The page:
Plainfield officials are mulling what village staff called a “status quo” budget that would keep the tax levy the same as last year.
But with assessed property values projected to drop villagewide, Director of Management Services Traci Pleckham said the village’s tax rate would have to increase to generate the proposed $5.1 million in property taxes.
“It will change the homeowners’ rate, but the dollar amount [of the levy] will stay the same,” Pleckham said.
The tax levy is the amount of property taxes a governing body asks the Will County treasurer to collect on its behalf to fund its operating expenses.
The current rate is about 43 cents per $100 of equalized assessed valuation (EAV), up from 40 cents the previous year.
“[The tax rate] will depend on what the final assessments are for the village,” Village Administrator Brian Murphy said. “The overall picture is that we won’t bring in any more money than we’re collecting now.”
According to estimates from Will County, EAV is expected to fall an average of 5 percent, Pleckham said.
Some homeowners — namely those whose home’s assessed value drops more than the average — won’t see the village’s portion of their tax bill increase or could even see a decrease, Murphy said.
But those whose property assessment value has stayed the same or gone up will see a slight increase.
“Some might see an uptick if their valuation increases or their [property value] decrease was lower than the average,” he said.
Murphy said the typical Plainfield homeowner paid about $600 in property taxes to the village this year. If there was no decrease in property value for that home, “your biggest scenario would be a $30 increase,” he noted.
‘Heavy lifting to do’
At a Monday night Committee of the Whole meeting, Pleckham outlined a projected $20.9 million general fund budget for fiscal year 2013-14.
That includes a projected $11.16 million in funding for the Plainfield Police Department, an amount Pleckham said represents a 2.6 percent increase over last year.
“Just like every department in the village, just like every community in America, we’ve been asked to do more with less,” Police Chief John Konopek said, adding that in recent years, the department has reduced staff, worked to extend the life of police vehicles and consolidated services to save money. “We’re not looking at any major increases at all.”
He cited figures showing that Plainfield, with 51 officers, has 1.27 sworn officers per 1,000 residents — the second lowest in the state compared to communities of similar size. He said the Illinois State Police recommend 1.8 sworn officers per 1,000 residents.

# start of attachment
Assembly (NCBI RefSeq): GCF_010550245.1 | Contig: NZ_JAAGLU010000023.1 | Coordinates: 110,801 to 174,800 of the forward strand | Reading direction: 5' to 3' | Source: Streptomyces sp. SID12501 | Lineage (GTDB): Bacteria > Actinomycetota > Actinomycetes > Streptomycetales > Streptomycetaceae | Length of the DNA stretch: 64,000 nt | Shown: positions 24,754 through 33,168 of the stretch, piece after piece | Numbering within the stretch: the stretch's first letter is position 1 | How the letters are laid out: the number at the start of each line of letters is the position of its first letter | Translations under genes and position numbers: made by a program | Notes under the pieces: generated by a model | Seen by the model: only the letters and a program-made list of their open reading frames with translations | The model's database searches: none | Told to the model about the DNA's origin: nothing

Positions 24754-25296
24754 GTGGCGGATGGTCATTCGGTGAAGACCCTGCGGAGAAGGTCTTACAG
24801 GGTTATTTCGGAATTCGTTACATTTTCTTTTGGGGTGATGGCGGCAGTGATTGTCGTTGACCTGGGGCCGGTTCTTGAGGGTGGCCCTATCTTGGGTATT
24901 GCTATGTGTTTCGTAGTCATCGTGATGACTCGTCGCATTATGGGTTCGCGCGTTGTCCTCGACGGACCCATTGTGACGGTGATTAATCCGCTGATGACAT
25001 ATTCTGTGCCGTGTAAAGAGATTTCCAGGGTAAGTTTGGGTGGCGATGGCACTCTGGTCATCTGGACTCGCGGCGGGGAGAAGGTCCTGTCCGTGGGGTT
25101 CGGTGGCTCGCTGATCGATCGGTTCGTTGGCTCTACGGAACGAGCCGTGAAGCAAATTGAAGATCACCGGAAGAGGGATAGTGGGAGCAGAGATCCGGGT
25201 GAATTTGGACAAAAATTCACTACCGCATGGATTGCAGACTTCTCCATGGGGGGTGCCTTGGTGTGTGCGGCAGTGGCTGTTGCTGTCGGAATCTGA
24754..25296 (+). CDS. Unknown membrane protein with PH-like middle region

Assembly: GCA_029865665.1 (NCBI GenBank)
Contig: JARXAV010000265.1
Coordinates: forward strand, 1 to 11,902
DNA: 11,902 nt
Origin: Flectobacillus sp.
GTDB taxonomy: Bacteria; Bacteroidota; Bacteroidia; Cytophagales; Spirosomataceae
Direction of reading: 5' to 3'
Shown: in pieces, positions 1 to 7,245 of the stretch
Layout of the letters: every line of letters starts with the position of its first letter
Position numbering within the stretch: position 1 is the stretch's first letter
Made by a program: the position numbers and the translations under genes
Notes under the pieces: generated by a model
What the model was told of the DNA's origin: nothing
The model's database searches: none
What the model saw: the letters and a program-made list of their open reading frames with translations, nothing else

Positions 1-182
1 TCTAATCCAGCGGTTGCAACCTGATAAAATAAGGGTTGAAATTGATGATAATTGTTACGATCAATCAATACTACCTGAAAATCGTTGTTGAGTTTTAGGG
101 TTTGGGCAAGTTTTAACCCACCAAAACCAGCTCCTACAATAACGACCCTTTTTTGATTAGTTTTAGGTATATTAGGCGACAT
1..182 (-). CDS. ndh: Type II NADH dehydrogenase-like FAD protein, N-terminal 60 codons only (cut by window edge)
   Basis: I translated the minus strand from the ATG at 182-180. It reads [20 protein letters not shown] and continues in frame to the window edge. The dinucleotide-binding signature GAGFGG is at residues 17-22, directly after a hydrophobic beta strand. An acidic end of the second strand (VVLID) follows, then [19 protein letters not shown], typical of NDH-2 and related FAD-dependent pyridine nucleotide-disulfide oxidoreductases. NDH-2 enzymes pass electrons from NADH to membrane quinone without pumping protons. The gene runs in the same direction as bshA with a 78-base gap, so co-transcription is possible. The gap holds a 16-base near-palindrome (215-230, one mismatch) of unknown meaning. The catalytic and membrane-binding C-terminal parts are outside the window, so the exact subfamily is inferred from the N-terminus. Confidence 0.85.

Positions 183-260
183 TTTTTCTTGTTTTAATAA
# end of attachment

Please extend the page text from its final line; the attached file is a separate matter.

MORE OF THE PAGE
Konopek said police have also used revenue generated by asset forfeiture to purchase equipment.
Murphy noted that while there is still “heavy lifting to do,” the village is in better financial shape than it was just a few years ago.
“If you recall, we found ourselves in some very different financial situations about three, four years ago,” he said. In 2009, the village struggled with a $3.8 million deficit.
Last year, the board voted to approve new gas and sales taxes to help offset a projected deficit. This time around, the proposed budget shows a $62,986 surplus.
Trustee Garrett Peck applauded staff's work on the proposal.
"It's great news that the villlage will not be raising property taxes," he said.
Peck and fellow trustee Dan Rippy did offer some feedback in the form of a proposal that the village drop an amusement tax imposed on businesses that offer recreation or entertainment like billiards or bowling.
The tax, which amounts to 1 percent of gross receipts, is passed on to customers by businesses and generates only a few thousands dollars for the village. Last year's budget showed $4,000 in amusement tax revenues.
Rippy called it "problematic" for businesses to have to calculate and pay the tax.
"It's not a lot of money we're collecting," he said.
Peck said abolishing the tax would make Plainfield more business friendly.
Before voting to approve the tax levy, the board must hold a public hearing. Pleckham said that's tentatively scheduled to happen at the first board meeting in December, set for Dec. 3.
The board must approve the tax levy before the end of the year, meaning trustees must take action by its last scheduled 2012 meeting on Dec. 17.